In his new book Slepé skvrny (Blind Spots), sociologist Daniel Prokop offers illuminating perspectives on various aspects of today’s Czech Republic. This makes the Charles University academic the perfect person with whom to discuss issues such as the connections between pay level and political outlook and between social mobility and education – and how the coronavirus crisis is likely to affect the country’s worst off. But our conversation begins with Czech populism.
The government has voted to raise poverty benefits referred to as the
living minimum and the existential minimum as of April 2020. The living
minimum is to be raised to 3,860 crowns per month from 3,410 while the
existential minimum will be raised to 2,490 crowns from 2,200 crowns per
The Social Democratic Party proposed the increase in view of the fact both minimums have been at the same level for eight years while inflation has increased by 13 percent during that time.
“We need to respond to growing living expenses. It is one of the last debts this government is paying, ” Deputy Prime Minister Jan Hamáček told journalists after the government session.
In his first ever New Year’s address to the nation, Prime Minister Andrej Babiš told Czechs they had reason to celebrate since they were currently experiencing one of the happiest and most successful periods in the country’s modern history and had no reason to fear the future. He said his long-term investment plan had the potential to turn the Czech Republic into a country like Switzerland.
The Czech Republic is keeping abreast with the most developed countries in the world in terms of sustainable development, suggests the 2019 Europe Sustainable Development Report, which identifies policy priorities for the European Union to achieve Sustainable Development Goals and implement the Paris Climate Agreement.
Fifty-four percent of Czech households say they have no trouble meeting
their needs on their present income, according to the results of a poll
conducted by the CVVM agency. That is the highest number in 17 years when
polling on the subject first started.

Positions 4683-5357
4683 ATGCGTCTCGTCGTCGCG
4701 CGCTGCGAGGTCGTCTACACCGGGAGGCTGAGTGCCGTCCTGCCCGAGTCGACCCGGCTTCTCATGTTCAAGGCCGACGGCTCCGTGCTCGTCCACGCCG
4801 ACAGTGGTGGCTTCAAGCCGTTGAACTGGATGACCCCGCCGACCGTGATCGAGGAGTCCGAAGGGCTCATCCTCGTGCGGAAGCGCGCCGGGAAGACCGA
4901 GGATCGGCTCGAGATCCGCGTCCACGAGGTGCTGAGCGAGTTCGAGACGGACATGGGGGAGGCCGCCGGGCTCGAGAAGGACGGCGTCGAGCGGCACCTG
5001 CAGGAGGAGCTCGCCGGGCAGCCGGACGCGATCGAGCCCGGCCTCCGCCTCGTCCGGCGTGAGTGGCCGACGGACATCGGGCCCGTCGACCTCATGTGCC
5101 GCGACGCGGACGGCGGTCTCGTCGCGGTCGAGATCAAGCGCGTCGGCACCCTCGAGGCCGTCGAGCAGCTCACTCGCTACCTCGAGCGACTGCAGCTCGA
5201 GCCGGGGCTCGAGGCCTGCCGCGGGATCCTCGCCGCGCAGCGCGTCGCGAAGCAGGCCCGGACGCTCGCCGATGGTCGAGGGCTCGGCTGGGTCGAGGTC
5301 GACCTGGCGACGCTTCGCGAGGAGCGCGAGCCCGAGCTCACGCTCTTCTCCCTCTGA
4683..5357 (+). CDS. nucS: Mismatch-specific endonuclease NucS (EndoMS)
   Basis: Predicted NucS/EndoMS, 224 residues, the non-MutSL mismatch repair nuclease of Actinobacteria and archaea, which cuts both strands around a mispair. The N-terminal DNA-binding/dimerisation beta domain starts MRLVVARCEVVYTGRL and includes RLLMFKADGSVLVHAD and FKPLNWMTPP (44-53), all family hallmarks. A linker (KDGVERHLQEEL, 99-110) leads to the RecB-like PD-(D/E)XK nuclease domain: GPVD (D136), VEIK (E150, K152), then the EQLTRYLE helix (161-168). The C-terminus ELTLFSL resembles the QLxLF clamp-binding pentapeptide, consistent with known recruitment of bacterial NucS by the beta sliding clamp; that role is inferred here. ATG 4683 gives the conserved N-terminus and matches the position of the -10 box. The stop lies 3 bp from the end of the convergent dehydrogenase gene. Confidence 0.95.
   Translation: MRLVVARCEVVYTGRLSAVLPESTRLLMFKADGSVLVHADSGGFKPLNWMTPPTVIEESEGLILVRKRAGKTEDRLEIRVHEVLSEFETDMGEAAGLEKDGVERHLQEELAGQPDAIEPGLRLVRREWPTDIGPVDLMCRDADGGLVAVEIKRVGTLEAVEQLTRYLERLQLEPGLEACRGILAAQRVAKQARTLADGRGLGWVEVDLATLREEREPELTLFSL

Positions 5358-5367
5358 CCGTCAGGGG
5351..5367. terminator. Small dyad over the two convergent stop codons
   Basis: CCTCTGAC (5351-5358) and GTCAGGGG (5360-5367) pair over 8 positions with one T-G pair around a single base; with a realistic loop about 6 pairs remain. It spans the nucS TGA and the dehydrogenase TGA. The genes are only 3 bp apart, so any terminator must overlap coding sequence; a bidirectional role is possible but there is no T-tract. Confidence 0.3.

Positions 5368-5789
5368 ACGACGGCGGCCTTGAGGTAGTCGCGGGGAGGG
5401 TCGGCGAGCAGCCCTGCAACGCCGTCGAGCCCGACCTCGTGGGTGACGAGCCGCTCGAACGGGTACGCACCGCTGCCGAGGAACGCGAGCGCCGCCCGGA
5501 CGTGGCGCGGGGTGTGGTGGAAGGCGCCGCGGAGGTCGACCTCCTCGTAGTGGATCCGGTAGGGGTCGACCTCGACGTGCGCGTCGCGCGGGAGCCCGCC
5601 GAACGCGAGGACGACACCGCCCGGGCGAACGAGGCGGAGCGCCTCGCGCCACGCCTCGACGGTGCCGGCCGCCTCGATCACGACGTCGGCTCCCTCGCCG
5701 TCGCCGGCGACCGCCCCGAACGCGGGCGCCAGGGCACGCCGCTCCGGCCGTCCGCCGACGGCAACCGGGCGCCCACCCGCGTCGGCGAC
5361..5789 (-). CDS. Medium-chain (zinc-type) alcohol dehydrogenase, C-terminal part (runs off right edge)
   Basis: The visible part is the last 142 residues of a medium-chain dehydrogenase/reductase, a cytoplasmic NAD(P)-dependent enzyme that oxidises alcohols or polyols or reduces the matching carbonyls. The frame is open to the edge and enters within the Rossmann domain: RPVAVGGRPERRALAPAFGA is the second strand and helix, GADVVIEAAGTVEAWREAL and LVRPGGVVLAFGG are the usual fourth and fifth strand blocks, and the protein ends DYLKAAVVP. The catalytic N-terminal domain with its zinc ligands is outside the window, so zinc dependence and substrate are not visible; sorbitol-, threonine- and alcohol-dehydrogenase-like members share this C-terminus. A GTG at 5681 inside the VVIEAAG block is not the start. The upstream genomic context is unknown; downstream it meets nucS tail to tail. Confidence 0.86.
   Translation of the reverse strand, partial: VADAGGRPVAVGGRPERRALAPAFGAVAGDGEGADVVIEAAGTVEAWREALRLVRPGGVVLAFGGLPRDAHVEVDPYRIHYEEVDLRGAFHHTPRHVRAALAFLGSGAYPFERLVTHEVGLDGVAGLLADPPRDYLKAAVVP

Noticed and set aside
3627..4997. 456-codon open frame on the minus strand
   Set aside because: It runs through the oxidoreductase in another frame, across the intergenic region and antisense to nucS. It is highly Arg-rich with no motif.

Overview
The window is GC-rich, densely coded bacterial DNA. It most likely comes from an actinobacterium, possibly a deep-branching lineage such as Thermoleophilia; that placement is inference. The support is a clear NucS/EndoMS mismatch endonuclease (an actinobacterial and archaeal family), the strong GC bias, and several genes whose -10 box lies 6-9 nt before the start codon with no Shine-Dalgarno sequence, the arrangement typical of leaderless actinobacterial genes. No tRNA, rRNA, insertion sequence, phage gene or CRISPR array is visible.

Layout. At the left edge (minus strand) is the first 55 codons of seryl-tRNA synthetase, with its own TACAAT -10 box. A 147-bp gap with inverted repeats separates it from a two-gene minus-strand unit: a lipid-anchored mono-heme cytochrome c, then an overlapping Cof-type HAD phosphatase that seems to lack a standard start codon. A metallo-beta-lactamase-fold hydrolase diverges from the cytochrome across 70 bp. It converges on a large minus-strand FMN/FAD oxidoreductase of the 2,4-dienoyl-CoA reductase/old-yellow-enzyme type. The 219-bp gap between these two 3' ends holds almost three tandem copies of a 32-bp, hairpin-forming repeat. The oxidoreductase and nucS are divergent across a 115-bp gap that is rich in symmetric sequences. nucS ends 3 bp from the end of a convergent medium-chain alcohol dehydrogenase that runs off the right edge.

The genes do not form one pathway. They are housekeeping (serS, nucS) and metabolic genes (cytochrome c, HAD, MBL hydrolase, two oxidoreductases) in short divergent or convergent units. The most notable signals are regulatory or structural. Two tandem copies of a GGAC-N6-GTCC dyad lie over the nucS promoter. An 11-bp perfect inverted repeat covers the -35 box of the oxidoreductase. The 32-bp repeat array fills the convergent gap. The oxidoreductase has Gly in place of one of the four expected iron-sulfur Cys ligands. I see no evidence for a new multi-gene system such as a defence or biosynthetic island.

Twenty-four percent of households consider themselves poor, which is two percent more than last year. Sixty-six percent of households do not consider themselves either rich or poor, but claim that they can meet their basic needs.
However only half of households have enough left at the end of the month to put money aside and a third say they cannot afford to support their elderly parents or go on foreign holidays.
Czechs are more satisfied with their lives than the average EU citizen,
suggests a new poll released by the European Statistical Office, Eurostat,
The survey asked people across the European Union aged 16 and over how
satisfied they were overall with their lives on a scale from 9 to 10.
With an overall average of 8.1, inhabitants of Finland were the most satisfied with their lives in the EU, closely followed by Austrians, Danes and Poles. The Czech Republic finished in the tenth place with 7.5 points, just ahead of Germany, Spain and France. The average life satisfaction of EU residents increased from seven point in 2013 to 7.3 in 2018.
This November Czechs will be marking 30 years since the Velvet Revolution ended totalitarian rule and re-established democracy. However, according to a newly published survey, attitudes towards the change in the system vary significantly among the public, with many of the lesser educated harbouring nostalgia for the old regime.
There are around 230,830 homeless people living in the Czech Republic,
according to a census carried out in the spring by the research Institute
for Labour and Social Affairs and published on Thursday.
The majority of the homeless are men and about 2,600 people of the total number are people under the age of 18, the report says.
Most of the homeless concentrate in large cities and towns. About 3,250 of them live in the Czech capital.